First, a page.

Chuck Barris, who hosted the wacky “The Gong Show” and created such favorites as “The Dating Game” and “The Newlywed Game,” died Tuesday at his Rockland County home in Palisades from natural causes, according to publicist Paul Shefrin. Barris was 87.
Known for his many talents including author, songwriter ("Palisades Park"), and creator of hit TV shows, Barris' autobiography, “Confessions of a Dangerous Mind,” was made into a movie directed by George Clooney and featured Sam Rockwell as Barris, according to Variety.
In the book, he claimed to have worked as a CIA assassin during the 60s and ’70s, a claim the CIA denied, Variety said.
Born Charles Hirsch Barris in Philadelphia in 1929, Barris and his mother and sister were left destitute after his dentist father died of a stroke.
After graduating from the Drexel Institute of Technology in 1953, he started out in TV working as a page for NBC and then backstage at "American Bandstand," added Variety.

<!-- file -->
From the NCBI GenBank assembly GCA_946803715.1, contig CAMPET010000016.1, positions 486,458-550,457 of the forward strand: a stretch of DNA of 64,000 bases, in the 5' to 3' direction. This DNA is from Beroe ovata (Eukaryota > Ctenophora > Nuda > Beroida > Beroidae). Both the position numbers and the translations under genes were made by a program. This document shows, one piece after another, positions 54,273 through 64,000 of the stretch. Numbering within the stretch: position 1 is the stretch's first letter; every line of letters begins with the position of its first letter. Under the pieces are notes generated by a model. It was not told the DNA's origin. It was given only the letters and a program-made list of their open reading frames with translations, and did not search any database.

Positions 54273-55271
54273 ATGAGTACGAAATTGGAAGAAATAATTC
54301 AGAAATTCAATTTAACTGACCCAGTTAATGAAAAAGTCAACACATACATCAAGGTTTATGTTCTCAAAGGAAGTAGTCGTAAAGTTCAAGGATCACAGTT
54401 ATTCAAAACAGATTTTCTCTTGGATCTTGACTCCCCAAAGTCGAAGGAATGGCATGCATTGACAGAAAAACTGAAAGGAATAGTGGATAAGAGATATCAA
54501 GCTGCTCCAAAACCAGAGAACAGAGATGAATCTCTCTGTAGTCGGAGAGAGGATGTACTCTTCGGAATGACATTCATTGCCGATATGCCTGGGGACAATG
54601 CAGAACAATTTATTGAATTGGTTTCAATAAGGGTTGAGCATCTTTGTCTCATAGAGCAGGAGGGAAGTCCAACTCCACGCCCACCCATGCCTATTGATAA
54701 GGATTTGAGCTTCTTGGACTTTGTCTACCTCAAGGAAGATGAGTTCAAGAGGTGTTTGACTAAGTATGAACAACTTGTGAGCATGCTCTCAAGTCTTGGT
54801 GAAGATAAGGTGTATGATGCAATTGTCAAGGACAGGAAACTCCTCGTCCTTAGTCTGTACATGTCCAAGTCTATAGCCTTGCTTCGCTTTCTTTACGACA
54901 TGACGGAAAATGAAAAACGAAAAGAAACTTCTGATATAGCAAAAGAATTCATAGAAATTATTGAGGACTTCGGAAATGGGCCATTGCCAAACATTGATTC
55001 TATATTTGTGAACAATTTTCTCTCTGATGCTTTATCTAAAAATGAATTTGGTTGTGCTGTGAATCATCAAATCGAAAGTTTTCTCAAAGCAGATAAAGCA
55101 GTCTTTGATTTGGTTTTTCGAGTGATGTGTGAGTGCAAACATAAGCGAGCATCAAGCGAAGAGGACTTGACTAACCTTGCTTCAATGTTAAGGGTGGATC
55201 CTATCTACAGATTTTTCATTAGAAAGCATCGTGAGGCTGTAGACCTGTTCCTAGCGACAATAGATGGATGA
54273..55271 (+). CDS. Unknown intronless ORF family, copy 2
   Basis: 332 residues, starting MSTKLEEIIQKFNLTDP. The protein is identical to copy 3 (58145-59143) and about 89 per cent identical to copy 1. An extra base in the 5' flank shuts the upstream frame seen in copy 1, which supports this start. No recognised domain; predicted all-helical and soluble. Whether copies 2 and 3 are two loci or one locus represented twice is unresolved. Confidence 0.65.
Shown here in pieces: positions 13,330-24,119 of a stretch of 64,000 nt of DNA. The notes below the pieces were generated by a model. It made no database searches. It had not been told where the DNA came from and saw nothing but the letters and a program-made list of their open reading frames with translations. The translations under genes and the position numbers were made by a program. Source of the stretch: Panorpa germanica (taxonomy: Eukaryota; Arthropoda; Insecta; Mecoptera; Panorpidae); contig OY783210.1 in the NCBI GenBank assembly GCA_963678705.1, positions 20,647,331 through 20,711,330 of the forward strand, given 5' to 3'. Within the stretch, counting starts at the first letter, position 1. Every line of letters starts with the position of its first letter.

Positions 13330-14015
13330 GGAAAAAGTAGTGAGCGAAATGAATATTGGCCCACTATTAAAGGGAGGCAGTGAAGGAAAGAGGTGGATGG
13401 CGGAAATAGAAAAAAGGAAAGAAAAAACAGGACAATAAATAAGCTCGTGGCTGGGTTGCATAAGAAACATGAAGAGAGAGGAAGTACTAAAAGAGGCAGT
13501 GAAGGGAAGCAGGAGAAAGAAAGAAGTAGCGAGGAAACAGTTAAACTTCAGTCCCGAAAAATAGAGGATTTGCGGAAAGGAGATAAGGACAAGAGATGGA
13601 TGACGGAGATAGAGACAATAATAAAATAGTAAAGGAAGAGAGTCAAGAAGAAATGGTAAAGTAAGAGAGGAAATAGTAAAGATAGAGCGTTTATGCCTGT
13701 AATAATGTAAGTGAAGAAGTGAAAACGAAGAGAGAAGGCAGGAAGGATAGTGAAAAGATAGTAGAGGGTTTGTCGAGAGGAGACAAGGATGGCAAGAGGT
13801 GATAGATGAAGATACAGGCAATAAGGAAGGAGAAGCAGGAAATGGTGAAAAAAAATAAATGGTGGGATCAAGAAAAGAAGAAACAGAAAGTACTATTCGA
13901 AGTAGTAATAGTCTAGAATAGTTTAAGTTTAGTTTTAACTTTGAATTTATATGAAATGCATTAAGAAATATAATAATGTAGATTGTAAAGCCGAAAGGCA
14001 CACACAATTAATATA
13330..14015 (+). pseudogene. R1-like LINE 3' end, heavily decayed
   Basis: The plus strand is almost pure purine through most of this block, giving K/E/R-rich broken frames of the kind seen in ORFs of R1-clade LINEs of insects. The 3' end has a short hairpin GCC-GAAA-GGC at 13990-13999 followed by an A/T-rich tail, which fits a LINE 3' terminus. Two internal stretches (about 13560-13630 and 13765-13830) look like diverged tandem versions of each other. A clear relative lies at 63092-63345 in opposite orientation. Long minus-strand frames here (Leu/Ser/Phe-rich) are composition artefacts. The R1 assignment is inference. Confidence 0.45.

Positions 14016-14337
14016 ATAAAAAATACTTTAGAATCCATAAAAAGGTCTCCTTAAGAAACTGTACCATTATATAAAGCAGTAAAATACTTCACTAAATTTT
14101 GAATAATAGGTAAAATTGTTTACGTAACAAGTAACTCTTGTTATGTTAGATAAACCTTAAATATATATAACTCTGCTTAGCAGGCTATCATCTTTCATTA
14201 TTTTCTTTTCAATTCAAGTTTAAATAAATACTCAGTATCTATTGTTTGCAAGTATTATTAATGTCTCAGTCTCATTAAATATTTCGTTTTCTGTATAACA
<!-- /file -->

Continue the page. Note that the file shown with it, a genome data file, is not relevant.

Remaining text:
During his time at Bandstand, “Palisades Park” was recorded by Freddy Cannon and rose to No. 3 on the Billboard Hot 100 chart, Variety said.
The popular funnyman formed Chuck Barris Productions in 1965 and created “The Dating Game,” hosted by Jim Lange, which became wildly popular, running for 11 years. In 1966 he introduced “The Newlywed Game,” hosted by Bob Eubanks, which ran for 19 years, and then "The Gong Show" in 1976 with Barris as the host, Variety reported.
He is survived by his wife, Mary Clagett.
Donations may be made to the New York Police Foundation.
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